Paul Sun-Hyung Lee, left, and Dallas Liu in a scene from the series ‘Avatar: The Last Airbender’

Paul Sun-Hyung Lee, left, and Dallas Liu in a scene from the series ‘Avatar: The Last Airbender’ | Photo Credit: Robert Falconer

What comes as a much-welcomed move is its neat casting, something the 2010 film not only failed to nail but was also rightfully criticised for whitewashing the cast list despite the source material’s influence being East Asian and Inuit culture. Cormier is perfect as Aang, embodying the character’s childish nature, the willingness to make friends with enemies and the power to take charge when required. Dallas Liu, as the scarred Prince Zuko, who has been exiled and is hot on the heels to capture Aang, is equally good. On paper, the parallels between these two are brilliant — both were raised to be what they are destined to be since childhood; both long for good companions; they have their own missions that they cannot fail at; and while Aang looks for a mentor in many after he loses his, Zuko’s mentor is his father who considers his own blood to be a weakling. However, these parallels rarely translate on the screen.

The action sequences are quite decent and the final episode is visually stunning, but the visual effects are not consistently in great quality. The animated series, despite being targeted at children, addressed several themes like war, imperialism, genocide and women’s empowerment. Considering how the new series largely focuses on a comparatively older target group, these topics could have been explored further. Instead, what we get are heavy expositions and predictable plotlines. For instance, the minute we are told about water’s healing abilities, we know it’ll be put to use later in the story. Or, when Katara is told that women do not participate in wars, no points for guessing if she will go on to do it.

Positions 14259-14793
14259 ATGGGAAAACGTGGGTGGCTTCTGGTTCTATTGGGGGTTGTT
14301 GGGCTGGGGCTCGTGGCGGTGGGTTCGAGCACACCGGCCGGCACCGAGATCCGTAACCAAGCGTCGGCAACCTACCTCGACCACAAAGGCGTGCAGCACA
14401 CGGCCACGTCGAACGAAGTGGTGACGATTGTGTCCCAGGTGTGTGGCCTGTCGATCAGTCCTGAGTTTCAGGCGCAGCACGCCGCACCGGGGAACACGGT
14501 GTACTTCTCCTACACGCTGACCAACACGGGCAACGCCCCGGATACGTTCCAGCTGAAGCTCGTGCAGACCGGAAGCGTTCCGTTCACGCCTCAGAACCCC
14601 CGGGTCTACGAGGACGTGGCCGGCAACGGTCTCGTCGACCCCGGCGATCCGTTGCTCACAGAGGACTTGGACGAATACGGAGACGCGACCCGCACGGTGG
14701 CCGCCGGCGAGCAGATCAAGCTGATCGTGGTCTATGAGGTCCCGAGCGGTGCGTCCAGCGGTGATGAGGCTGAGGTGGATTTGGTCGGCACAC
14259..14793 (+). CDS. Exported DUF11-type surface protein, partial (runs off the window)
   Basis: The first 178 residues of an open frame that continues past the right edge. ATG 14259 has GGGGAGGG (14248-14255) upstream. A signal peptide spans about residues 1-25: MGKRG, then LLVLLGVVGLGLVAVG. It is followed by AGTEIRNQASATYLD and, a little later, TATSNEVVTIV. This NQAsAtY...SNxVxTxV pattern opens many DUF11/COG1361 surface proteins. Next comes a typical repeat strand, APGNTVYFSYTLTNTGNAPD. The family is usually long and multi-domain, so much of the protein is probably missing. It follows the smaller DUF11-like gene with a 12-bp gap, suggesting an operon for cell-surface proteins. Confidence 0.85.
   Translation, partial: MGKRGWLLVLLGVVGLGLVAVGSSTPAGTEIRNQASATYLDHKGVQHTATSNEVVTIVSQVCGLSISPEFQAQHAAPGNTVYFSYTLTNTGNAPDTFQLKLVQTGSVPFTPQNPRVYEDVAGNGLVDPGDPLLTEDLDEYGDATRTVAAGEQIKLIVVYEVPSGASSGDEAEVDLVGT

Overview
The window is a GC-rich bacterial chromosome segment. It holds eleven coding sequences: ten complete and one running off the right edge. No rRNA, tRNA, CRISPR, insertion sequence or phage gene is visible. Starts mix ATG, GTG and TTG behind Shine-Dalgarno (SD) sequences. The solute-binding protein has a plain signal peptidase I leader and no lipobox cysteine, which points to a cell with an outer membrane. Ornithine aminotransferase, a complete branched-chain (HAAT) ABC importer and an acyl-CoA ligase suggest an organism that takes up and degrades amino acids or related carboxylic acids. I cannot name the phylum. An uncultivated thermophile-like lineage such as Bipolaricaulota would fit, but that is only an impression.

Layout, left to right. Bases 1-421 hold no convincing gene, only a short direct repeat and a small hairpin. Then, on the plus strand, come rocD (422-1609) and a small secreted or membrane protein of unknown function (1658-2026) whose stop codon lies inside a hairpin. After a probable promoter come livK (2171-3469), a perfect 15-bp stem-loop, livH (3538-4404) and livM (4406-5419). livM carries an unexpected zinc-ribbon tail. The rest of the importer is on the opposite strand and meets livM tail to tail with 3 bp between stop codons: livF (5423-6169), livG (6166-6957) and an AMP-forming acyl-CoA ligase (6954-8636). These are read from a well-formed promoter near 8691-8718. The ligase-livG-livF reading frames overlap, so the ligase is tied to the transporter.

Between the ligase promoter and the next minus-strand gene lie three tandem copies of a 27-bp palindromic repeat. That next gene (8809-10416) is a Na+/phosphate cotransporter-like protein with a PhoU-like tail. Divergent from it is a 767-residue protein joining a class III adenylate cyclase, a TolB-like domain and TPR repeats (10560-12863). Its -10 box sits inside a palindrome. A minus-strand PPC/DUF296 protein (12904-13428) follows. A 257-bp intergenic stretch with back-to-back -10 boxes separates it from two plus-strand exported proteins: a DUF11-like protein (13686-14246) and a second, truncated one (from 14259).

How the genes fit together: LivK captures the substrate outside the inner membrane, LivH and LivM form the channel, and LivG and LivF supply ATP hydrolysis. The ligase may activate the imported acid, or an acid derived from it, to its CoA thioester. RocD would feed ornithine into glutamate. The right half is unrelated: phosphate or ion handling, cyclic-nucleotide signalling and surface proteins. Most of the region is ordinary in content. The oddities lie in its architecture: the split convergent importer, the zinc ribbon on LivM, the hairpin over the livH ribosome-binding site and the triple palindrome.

It also gets painfully obvious that the trio are going to be unfazed at the end of the season and hence, the stakes are never too high. Uni-dimensional secondary characters and underdeveloped interpersonal dynamics amidst the trio don’t help either. Just last year, Netflix hit the bullseye with the live-action adaptation of One Piece. This time, however, it has failed to recreate the magic with Avatar: The Last Airbender. Despite being a largely faithful adaptation with decent performances and some solid sequences, capturing the true essence of the classic animated show seems to be a task too big even for the Avatar. Only if he could bend minds!

Avatar: The Last Airbender is currently streaming on Netflix

Top News Today

Sign in to unlock member-only benefits!
  • Access 10 free stories every month
  • Save stories to read later
  • Access to comment on every story
  • Sign-up/manage your newsletter subscriptions with a single click
  • Get notified by email for early access to discounts & offers on our products
Sign in


Comments have to be in English, and in full sentences. They cannot be abusive or personal. Please abide by our community guidelines for posting your comments.

We have migrated to a new commenting platform. If you are already a registered user of The Hindu and logged in, you may continue to engage with our articles. If you do not have an account please register and login to post comments. Users can access their older comments by logging into their accounts on Vuukle.